My children love to go to Barnes & Noble. As a huge advocate of local bookstores I cringe a little but Barnes & Noble has a great children’s section and, really, if they are asking to go to a bookstore afterschool, I’m not going to argue about it. So we find ourselves there sometimes and it now has a whole new meaning for me. Row after row of possibility.

A few weeks ago we went to buy Eliza a journal and after choosing the one she wanted we headed back to the children’s section. Lucky for me, the children’s section is right beside the biography section which is where most memoir/narrative nonfiction lands in Barnes & Noble. And that, friends, is my happy place. Every few minutes I’d peek around the corner to make sure Eliza and Lucille were not redecorating the children’s section as I read flap after back cover on all kinds of books. Eventually, the girls had to pull me away.

Somehow this tiny step feels like a big move toward something that is just about me and those are so rare that I’m going to savor it one page at a time.

Go Mad

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A little while back a friend coaxed me into going to a Mad Men party for a very worthwhile organization in town. Go Mad! was the tagline on all their promotional materials and I thought a dress up party would be kind of fun.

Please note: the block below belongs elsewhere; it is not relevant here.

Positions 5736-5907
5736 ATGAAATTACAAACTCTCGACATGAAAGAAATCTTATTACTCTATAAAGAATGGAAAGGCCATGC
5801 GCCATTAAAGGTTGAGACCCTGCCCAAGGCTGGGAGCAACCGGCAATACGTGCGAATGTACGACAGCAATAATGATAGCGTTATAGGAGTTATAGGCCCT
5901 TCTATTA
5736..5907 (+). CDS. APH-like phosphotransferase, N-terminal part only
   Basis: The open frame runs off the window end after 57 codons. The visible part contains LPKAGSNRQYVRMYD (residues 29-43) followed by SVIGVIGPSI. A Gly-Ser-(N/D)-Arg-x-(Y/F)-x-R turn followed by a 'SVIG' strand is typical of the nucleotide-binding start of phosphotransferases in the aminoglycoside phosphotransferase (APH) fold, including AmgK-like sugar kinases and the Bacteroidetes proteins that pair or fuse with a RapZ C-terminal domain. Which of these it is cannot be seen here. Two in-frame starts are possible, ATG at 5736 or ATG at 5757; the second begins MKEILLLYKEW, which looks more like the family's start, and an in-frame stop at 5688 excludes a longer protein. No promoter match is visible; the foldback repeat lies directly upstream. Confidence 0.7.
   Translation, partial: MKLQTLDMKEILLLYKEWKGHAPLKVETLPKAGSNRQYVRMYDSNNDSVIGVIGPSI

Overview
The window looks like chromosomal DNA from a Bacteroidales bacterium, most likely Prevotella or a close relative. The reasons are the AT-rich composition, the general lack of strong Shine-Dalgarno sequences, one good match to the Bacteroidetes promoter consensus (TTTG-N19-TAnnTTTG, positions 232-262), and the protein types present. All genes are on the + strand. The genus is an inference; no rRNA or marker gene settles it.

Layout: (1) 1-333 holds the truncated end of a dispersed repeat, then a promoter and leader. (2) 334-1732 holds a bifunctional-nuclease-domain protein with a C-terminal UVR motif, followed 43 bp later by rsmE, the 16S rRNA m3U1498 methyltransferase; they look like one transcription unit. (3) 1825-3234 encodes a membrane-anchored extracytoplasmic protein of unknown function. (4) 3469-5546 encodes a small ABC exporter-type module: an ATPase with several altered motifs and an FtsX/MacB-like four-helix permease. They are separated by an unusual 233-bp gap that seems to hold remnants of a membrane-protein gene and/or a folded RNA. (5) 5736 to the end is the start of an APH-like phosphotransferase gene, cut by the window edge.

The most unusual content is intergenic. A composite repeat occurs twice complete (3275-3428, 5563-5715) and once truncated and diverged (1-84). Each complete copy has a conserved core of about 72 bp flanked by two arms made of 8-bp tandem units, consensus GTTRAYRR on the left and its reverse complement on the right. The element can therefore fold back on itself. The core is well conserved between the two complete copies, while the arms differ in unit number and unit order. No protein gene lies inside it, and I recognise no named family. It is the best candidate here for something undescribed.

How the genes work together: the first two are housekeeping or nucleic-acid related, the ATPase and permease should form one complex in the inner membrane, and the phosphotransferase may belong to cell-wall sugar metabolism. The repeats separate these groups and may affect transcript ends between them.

I’ve watched enough Mad Men to know who my true token character is, the one I most resemble, but I went through a few weeks of denial before I truly admitted it to myself.

At first, I pictured wearing an A-line dress with a crinoline underneath. Red nails. Pearls. I looked online for something cheap that would fit the bill but waivered too long and missed the shipping deadline that would have gotten the dress here in time. I waited, I think, for a reason. But my week with Betty was filled with thoughts of big curls, matching jewelry and a long cigarette as my one prop. I thought about Betty’s moody-mean side and how I might say, “I’m a housewife” with a sly smile.